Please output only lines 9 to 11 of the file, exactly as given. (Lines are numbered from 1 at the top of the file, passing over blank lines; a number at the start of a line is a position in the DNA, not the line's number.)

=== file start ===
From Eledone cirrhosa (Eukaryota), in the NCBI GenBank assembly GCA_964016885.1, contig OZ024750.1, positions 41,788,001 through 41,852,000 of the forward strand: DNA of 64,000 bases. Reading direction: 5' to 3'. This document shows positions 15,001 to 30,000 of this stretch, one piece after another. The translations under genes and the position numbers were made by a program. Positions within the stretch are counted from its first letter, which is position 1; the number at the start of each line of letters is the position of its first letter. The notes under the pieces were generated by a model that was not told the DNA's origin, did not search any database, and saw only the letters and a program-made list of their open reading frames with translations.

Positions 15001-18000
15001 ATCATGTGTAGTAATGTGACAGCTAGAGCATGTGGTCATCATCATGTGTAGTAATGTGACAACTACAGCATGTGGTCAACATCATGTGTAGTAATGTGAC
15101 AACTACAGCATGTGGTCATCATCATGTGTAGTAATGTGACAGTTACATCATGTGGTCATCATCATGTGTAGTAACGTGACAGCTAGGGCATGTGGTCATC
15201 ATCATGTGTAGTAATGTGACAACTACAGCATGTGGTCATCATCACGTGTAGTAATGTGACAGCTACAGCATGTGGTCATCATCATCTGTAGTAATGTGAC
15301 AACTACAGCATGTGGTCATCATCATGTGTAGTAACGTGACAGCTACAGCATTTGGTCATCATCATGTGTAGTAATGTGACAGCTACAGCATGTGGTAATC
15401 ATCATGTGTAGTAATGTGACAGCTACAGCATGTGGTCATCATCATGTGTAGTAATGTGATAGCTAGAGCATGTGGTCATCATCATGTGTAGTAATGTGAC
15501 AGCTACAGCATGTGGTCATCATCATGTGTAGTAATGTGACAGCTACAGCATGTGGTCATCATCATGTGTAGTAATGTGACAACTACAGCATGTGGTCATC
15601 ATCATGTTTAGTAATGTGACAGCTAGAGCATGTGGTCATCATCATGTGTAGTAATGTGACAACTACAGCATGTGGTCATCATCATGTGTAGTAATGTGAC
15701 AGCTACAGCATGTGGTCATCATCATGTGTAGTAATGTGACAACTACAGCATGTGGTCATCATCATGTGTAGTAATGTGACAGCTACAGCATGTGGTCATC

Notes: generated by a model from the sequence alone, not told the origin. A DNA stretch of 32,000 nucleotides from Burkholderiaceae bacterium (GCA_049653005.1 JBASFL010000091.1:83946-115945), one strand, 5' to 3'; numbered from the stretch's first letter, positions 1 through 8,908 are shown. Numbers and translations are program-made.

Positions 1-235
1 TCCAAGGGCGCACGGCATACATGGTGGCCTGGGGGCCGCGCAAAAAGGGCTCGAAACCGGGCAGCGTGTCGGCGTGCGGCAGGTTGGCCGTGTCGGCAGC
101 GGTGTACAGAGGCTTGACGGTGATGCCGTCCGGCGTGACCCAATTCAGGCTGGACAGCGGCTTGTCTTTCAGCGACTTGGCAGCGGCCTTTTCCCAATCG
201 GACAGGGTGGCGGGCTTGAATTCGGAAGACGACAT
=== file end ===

15601 ATCATGTTTAGTAATGTGACAGCTAGAGCATGTGGTCATCATCATGTGTAGTAATGTGACAACTACAGCATGTGGTCATCATCATGTGTAGTAATGTGAC
15701 AGCTACAGCATGTGGTCATCATCATGTGTAGTAATGTGACAACTACAGCATGTGGTCATCATCATGTGTAGTAATGTGACAGCTACAGCATGTGGTCATC

Notes: generated by a model from the sequence alone, not told the origin. A DNA stretch of 32,000 nucleotides from Burkholderiaceae bacterium (GCA_049653005.1 JBASFL010000091.1:83946-115945), one strand, 5' to 3'; numbered from the stretch's first letter, positions 1 through 8,908 are shown. Numbers and translations are program-made.